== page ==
Although the complete mechanism of interaction between opioids and opioid receptors on the immune system is not fully understood, there is no questioning the damage that opioid addiction can have on an individual’s ability to maintain a healthy state of homeostasis.

The Immune System has Two Components: The Innate and the Adaptive

The innate immune system functions as the first-line barrier and the most rapid response mechanism to prevent the invasion of dangerous microorganisms into the body. The adaptive immune system may take days to weeks to develop the appropriate bodily responses to an identified threat and is more in tune with defeating evolving illnesses within the body.

Opioids have considerable negative effects on cellular function across many immune cell lineages, affecting both the innate and adaptive immune systems.

As mentioned, the innate immune system is our first line of defense against invading pathogens. Opioids have been shown to significantly impair various aspects of this response, including:

  • Increasing the development of HIV by reducing immune function or limiting the bodies response to the disease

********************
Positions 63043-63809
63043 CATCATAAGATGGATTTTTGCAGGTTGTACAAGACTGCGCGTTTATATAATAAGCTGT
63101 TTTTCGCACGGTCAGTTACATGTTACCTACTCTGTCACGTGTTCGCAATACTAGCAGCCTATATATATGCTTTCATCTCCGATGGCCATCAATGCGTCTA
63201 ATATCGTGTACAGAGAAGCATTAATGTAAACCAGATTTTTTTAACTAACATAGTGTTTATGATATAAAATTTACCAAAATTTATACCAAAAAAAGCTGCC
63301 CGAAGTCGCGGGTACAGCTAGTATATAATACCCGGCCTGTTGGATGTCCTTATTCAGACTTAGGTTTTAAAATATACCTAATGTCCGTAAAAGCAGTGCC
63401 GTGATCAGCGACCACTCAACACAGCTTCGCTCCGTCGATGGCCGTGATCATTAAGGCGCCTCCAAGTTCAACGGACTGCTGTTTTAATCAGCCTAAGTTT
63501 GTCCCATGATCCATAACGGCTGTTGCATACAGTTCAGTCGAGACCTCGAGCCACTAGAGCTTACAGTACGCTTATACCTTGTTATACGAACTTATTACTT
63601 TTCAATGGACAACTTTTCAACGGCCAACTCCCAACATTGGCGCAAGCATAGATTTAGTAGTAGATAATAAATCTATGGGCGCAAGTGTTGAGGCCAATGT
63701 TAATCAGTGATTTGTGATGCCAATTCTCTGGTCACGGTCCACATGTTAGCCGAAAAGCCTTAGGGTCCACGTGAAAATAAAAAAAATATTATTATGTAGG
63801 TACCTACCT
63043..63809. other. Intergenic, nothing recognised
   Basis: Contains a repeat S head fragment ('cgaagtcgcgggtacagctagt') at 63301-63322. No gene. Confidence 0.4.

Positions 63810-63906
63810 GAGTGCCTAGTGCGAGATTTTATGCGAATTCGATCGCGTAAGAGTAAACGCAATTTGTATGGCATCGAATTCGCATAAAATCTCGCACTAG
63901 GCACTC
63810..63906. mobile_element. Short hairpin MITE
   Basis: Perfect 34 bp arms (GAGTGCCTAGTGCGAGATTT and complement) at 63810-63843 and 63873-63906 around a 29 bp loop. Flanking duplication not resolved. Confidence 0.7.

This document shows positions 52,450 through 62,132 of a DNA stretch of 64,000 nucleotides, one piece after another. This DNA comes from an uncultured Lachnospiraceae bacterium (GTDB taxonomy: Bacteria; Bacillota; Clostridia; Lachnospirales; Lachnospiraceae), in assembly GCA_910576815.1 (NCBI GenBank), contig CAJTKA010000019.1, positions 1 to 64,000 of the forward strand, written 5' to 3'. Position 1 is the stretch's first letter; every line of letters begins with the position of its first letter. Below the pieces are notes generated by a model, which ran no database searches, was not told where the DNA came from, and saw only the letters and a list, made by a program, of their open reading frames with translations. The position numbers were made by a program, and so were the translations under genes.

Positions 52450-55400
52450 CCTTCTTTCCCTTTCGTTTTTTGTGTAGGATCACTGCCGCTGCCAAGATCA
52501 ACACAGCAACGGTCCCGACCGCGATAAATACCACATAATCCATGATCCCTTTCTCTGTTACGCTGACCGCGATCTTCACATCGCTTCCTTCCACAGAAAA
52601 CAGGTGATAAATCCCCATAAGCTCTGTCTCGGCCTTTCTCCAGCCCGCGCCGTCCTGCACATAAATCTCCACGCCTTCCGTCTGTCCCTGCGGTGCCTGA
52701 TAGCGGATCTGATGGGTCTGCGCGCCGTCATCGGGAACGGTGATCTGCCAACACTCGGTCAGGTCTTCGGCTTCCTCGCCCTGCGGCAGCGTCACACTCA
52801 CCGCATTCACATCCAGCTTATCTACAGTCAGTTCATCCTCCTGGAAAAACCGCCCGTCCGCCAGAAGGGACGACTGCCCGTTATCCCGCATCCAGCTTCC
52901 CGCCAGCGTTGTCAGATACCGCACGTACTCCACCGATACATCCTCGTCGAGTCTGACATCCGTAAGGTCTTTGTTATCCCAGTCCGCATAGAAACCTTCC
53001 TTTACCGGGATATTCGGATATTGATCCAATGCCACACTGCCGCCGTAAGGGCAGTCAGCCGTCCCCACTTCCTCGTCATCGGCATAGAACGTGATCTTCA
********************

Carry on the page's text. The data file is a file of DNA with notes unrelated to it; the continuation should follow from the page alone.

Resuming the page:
• Increasing the likelihood that HIV opioid abusers develop neurotoxicity and HIV-induced dementia
  • Increasing the potential to contract bloodborne viruses, including hepatitis C
  • Increasing the likelihood of developing bacterial skin soft-tissue infections, respiratory tract infections, endovascular infections and musculoskeletal infections

Opioids and Immune Health: You Can Always Turn Your Health Around

However far along you are in your addiction and whatever physical damage you have inflicted upon your physical and mental health, the beauty of the human body is that it is amazing at healing and repairing itself.

While the devastation that opioid addiction can inflict on your life is immense, making the decision to begin your recovery journey through a safe and clinically guided detoxification process is your first step toward rejuvenation and redemption.